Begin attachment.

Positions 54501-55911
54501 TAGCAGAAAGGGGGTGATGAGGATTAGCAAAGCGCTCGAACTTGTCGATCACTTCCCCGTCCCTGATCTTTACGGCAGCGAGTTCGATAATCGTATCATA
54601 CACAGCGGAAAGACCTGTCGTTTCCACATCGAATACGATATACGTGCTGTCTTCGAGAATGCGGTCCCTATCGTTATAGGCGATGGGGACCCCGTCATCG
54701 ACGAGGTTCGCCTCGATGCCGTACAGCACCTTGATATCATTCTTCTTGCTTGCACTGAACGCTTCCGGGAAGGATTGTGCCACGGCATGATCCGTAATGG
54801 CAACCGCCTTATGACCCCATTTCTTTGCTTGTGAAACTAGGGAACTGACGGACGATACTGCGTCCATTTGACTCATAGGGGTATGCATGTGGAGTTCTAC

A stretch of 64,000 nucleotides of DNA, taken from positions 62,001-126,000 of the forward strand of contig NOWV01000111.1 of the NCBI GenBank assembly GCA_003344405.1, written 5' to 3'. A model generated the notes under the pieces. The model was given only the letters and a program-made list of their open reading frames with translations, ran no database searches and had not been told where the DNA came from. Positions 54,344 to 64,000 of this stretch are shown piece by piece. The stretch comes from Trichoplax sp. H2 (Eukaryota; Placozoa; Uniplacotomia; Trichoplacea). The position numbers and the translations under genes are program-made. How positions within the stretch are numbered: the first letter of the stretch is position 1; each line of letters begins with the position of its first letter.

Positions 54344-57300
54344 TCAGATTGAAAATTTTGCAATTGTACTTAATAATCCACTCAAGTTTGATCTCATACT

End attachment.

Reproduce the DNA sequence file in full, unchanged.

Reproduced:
Positions 54501-55911
54501 TAGCAGAAAGGGGGTGATGAGGATTAGCAAAGCGCTCGAACTTGTCGATCACTTCCCCGTCCCTGATCTTTACGGCAGCGAGTTCGATAATCGTATCATA
54601 CACAGCGGAAAGACCTGTCGTTTCCACATCGAATACGATATACGTGCTGTCTTCGAGAATGCGGTCCCTATCGTTATAGGCGATGGGGACCCCGTCATCG
54701 ACGAGGTTCGCCTCGATGCCGTACAGCACCTTGATATCATTCTTCTTGCTTGCACTGAACGCTTCCGGGAAGGATTGTGCCACGGCATGATCCGTAATGG
54801 CAACCGCCTTATGACCCCATTTCTTTGCTTGTGAAACTAGGGAACTGACGGACGATACTGCGTCCATTTGACTCATAGGGGTATGCATGTGGAGTTCTAC

A stretch of 64,000 nucleotides of DNA, taken from positions 62,001-126,000 of the forward strand of contig NOWV01000111.1 of the NCBI GenBank assembly GCA_003344405.1, written 5' to 3'. A model generated the notes under the pieces. The model was given only the letters and a program-made list of their open reading frames with translations, ran no database searches and had not been told where the DNA came from. Positions 54,344 to 64,000 of this stretch are shown piece by piece. The stretch comes from Trichoplax sp. H2 (Eukaryota; Placozoa; Uniplacotomia; Trichoplacea). The position numbers and the translations under genes are program-made. How positions within the stretch are numbered: the first letter of the stretch is position 1; each line of letters begins with the position of its first letter.

Positions 54344-57300
54344 TCAGATTGAAAATTTTGCAATTGTACTTAATAATCCACTCAAGTTTGATCTCATACT